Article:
Every street corner has a flyer or a billboard reminding us about this celebratory day. Everywhere I look, there’re roses and pinkish red ribbons cajoling people to splurge, guilting them into buying things their mothers may never even enjoy.

But that’s just the tradition of Mother’s Day. Each year during this time, storefronts and in-stores promote maternity, maternal thankfulness, love, and forever gratitude.

What a story, huh?

Storytelling is now an unmistakeable chapter in marketing books. Almost every marketer I know understands its value, speaks about it, and in public forums vouches for it. But this “trend” came about only in the last three to five years. Before that, no one spoke as much about the great tactic that’s storytelling and its role in marketing and sales.

And yet, for years, we’ve been falling prey to some of the most wonderful storytelling the retail industry has ever divulged.

Yes, I’m saying Mother’s Day is a story. And a well-said one too.

In most of Asia, children live with their parents until they get married or go off to work in a different city. However, in most of the western world, children move out of their parents’ far sooner—sometimes as early as fifteen years. That is an excellent market for the Mother’s Day story. You know how it goes: the child takes one day off from their personal life to meet with their mother, praise her, thank her, and show her how much they love her. It’s the perfect story—with the right blend of care- and guilt-inducing narrative, the story can survive generations, as we see it has. The best part? As the Asian culture adapted to westernisation, more Asian children experience it too.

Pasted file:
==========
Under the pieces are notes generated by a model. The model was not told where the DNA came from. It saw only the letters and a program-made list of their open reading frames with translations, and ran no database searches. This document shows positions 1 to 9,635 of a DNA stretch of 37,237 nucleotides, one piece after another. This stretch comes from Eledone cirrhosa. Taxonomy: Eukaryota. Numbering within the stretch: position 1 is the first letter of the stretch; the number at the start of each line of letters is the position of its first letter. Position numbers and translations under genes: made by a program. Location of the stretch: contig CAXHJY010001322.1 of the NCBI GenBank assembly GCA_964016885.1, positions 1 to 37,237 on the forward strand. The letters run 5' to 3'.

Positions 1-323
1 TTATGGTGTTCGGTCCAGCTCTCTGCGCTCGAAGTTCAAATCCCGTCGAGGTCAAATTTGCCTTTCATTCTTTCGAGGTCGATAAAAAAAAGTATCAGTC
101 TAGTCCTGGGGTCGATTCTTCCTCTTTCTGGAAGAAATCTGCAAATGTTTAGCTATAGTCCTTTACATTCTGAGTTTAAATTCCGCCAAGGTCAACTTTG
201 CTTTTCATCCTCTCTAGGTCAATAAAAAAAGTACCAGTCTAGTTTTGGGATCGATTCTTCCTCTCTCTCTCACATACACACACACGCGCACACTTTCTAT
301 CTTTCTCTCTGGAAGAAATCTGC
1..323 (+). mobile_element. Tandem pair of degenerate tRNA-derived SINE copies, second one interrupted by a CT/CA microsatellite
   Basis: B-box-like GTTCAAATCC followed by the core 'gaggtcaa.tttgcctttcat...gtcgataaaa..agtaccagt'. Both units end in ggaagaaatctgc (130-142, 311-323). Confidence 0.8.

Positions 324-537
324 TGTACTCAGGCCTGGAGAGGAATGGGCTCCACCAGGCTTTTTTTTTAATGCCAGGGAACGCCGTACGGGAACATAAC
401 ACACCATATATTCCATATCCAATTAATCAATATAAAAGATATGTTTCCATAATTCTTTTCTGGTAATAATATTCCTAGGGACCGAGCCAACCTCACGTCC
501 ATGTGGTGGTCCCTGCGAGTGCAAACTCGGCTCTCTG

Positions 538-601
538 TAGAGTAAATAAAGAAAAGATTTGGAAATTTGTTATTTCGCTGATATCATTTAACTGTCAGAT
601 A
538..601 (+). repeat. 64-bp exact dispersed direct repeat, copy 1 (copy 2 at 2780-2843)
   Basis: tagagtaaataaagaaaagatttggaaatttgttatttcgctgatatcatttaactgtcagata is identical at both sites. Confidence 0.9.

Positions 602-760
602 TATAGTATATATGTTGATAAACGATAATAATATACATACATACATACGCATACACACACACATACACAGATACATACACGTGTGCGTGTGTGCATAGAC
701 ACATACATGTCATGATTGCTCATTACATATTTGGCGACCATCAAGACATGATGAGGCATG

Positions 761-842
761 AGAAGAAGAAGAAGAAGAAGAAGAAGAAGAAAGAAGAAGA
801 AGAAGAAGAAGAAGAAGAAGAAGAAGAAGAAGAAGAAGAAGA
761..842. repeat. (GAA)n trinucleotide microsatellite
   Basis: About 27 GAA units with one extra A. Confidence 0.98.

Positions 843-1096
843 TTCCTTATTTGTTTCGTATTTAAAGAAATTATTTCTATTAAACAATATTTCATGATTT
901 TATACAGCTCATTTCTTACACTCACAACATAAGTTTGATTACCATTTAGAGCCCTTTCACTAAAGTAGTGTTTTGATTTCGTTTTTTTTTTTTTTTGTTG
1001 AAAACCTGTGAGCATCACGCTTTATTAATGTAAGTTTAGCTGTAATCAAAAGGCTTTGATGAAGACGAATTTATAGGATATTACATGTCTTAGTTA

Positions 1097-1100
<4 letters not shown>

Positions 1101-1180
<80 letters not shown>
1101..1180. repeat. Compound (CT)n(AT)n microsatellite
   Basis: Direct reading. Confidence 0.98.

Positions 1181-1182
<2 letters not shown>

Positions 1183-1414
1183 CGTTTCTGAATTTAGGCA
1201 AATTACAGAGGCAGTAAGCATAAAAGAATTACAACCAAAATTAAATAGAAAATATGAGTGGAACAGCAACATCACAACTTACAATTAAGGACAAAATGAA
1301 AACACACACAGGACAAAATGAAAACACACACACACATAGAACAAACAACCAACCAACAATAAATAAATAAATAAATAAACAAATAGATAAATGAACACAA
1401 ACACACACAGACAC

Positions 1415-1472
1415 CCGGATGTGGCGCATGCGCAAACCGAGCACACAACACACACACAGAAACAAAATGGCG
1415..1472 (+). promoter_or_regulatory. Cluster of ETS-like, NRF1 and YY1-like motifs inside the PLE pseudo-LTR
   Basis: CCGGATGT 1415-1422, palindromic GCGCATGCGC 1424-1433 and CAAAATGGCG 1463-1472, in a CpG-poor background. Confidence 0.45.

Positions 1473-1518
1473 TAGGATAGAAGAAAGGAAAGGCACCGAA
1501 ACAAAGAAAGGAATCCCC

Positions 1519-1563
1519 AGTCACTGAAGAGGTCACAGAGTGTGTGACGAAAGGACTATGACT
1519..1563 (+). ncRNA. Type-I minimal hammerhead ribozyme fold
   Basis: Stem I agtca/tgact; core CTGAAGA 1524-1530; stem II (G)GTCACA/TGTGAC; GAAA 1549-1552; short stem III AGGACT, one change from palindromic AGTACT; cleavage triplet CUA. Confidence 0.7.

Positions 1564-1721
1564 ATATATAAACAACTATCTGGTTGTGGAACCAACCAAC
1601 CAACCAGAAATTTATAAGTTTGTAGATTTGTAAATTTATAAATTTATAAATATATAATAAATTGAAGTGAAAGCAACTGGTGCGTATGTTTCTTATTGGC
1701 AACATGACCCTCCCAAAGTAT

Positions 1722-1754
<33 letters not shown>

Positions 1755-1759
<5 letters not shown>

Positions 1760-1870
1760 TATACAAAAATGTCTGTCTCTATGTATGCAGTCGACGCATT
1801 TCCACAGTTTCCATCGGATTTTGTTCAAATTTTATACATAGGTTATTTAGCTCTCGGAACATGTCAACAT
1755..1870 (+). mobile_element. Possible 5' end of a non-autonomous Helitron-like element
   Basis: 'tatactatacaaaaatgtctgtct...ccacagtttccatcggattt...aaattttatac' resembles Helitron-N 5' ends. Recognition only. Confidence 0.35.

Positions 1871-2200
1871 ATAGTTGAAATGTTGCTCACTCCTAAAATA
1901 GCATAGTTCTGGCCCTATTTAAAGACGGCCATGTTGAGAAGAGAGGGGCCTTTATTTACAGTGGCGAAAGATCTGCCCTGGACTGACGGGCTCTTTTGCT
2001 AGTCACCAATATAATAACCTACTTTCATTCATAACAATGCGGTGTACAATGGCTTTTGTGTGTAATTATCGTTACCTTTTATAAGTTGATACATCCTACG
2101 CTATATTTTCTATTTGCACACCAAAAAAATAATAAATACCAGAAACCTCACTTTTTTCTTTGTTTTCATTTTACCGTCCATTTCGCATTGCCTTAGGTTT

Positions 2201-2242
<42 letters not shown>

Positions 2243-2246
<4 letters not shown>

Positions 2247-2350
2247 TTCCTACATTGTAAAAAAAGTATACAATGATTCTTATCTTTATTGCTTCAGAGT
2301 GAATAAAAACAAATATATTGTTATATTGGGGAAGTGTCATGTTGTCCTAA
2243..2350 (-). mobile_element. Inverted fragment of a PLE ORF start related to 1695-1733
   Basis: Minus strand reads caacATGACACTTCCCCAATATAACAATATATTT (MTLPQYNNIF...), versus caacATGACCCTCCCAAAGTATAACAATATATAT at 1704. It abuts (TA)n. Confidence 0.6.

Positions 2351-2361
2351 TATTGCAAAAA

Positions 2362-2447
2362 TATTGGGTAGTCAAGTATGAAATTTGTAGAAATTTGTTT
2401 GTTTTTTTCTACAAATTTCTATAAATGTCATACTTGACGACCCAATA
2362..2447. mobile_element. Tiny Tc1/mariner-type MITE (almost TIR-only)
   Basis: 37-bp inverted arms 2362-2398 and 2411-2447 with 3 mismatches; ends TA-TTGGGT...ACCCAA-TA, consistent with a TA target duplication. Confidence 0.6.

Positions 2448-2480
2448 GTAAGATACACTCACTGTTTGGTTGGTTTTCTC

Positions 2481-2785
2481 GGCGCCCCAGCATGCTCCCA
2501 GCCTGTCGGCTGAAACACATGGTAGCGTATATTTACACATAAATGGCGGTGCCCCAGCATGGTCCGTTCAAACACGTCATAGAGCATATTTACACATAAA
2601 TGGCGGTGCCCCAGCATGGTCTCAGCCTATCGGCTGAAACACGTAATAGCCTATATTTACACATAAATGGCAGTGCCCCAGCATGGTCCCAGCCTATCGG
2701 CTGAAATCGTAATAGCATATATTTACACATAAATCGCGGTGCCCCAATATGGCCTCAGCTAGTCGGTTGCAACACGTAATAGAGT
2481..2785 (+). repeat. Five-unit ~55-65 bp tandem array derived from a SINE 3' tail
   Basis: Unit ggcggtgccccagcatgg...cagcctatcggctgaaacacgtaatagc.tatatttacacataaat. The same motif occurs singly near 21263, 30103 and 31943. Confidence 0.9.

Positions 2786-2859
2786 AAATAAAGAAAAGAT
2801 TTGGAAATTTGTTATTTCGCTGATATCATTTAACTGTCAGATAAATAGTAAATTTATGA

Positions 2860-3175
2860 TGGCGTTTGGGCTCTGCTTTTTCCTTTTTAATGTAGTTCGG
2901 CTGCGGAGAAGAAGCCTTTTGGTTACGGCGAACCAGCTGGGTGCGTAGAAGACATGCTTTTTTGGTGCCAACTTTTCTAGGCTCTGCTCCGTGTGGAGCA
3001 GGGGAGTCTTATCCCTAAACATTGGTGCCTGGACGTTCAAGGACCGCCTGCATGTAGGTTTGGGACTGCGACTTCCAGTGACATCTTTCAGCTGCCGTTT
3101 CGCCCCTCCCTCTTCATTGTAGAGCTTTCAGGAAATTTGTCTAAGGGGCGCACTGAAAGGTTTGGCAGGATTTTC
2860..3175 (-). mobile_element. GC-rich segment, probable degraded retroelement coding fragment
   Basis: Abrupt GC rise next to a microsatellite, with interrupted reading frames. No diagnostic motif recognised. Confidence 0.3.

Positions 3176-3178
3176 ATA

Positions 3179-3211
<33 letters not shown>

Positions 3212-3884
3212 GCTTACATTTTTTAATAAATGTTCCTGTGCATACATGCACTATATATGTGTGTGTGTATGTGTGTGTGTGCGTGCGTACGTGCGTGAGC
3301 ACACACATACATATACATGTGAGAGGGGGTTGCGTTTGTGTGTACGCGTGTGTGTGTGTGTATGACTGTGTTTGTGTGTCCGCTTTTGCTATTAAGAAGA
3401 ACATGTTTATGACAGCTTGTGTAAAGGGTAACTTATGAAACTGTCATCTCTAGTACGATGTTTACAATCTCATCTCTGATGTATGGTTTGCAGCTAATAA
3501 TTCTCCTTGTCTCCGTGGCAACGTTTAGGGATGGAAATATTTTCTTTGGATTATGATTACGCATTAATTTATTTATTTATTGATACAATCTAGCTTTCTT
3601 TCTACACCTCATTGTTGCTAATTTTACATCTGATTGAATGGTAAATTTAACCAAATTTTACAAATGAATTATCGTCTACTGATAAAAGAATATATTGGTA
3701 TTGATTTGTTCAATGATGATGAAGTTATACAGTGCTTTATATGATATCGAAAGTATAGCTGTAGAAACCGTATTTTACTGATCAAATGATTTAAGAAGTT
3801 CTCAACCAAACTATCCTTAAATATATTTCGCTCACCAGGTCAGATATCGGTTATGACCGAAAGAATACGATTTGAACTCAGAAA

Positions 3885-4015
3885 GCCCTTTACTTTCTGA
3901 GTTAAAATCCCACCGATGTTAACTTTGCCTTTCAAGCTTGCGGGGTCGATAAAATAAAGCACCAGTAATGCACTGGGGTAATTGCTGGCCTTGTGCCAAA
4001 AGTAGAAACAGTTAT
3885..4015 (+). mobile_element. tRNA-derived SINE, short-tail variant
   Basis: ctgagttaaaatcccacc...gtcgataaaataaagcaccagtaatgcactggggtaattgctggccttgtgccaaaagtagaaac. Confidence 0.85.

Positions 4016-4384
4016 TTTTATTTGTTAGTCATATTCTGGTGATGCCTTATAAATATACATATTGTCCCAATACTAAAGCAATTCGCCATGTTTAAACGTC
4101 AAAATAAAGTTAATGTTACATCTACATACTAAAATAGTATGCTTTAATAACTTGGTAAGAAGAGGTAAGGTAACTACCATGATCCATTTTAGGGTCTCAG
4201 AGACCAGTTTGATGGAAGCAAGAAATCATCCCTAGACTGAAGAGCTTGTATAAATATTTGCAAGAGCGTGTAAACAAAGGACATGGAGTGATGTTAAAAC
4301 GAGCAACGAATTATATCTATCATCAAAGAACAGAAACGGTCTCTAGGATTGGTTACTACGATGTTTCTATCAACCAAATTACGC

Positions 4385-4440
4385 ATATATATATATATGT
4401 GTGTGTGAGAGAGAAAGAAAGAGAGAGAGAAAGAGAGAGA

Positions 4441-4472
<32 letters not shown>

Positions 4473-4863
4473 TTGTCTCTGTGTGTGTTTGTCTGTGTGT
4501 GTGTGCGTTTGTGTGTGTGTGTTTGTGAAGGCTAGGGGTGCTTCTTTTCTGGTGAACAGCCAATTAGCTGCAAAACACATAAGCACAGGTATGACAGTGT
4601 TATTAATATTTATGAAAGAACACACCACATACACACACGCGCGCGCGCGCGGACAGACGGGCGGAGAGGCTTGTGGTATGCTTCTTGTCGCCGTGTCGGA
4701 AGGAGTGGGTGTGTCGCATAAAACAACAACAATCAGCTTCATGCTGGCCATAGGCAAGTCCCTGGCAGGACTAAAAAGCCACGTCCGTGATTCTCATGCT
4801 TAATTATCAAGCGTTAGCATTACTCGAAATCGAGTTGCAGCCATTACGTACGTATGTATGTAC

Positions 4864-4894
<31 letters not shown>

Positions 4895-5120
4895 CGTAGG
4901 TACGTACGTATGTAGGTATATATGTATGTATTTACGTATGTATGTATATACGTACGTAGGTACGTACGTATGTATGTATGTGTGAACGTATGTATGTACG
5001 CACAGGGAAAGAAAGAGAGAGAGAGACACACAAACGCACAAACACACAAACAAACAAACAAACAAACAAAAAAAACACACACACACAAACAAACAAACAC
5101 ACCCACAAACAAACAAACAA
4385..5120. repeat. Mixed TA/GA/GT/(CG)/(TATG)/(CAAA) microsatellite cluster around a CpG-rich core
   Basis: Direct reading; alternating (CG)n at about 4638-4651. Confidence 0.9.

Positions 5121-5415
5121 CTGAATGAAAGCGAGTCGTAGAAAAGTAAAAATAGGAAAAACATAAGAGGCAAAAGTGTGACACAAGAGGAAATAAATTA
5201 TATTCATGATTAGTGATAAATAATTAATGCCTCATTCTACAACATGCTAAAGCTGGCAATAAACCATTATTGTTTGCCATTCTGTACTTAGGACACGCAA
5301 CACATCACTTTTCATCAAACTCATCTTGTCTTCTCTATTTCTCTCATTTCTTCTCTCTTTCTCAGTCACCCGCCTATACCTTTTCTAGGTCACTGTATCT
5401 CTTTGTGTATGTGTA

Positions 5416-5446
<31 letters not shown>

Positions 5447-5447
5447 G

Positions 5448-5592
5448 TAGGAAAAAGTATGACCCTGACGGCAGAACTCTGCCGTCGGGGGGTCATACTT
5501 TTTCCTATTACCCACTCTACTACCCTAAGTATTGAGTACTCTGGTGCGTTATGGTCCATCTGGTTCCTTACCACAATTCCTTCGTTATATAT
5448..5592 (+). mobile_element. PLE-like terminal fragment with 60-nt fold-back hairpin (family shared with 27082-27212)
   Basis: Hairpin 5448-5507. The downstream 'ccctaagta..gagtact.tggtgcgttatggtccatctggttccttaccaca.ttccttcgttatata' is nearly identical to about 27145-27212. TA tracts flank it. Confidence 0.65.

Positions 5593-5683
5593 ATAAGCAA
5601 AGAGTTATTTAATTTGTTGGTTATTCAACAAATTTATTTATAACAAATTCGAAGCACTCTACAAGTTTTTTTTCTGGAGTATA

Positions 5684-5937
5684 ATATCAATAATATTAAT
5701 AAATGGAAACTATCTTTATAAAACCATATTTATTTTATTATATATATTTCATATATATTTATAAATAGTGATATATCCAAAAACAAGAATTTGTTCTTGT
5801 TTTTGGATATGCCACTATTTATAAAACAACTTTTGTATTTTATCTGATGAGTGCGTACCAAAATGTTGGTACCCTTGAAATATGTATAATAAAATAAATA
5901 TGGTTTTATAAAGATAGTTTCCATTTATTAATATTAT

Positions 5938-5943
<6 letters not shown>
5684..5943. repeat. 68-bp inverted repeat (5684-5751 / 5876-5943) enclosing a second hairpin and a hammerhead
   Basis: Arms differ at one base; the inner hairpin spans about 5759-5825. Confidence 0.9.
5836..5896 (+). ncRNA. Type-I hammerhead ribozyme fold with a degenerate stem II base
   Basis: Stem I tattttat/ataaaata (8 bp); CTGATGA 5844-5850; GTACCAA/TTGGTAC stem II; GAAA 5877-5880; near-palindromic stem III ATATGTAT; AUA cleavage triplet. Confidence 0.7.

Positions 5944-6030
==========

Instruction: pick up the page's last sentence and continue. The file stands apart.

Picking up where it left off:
In a sense, the grand narrative of being there for your mother, at least one day of the year, has become such a relatable matter for so many of us that we give in to without second thoughts.

With today’s tech growth, we don’t need one day of the year to bond with our mother. Heck, I moved to Australia a month ago, and I still call my mom twice every day. I don’t always want to—when you’re talking to your mom that often, you run out of things to talk about much sooner than you’d imagine—but I still make time to call her. She would freak out otherwise, but it’s also a nice way to acknowledge her and what she means to me.

I’m not the only one either. A lot of people I know have regular interactions with their parents. But even they follow Mother’s Day ritual because it’s just so baked into our minds, and—gosh what would people think about them if they don’t?

That’s how compelling this story is. It’s so haunting that you can’t get away from it without going through with it. And like a vicious cycle, as people fuelled the tradition every year, we’ve ended up with a generation of mothers who’re accustomed to expecting the $100 wine bottle (which they know was on sale for $89.95) as proof of their children’s love.

As a marketer, I appreciate the mastery of the storytelling. But as a child, it just makes me a monster who’s so obsessed with work that she couldn’t even send her mother a card on Mother’s Day.

Oh, well.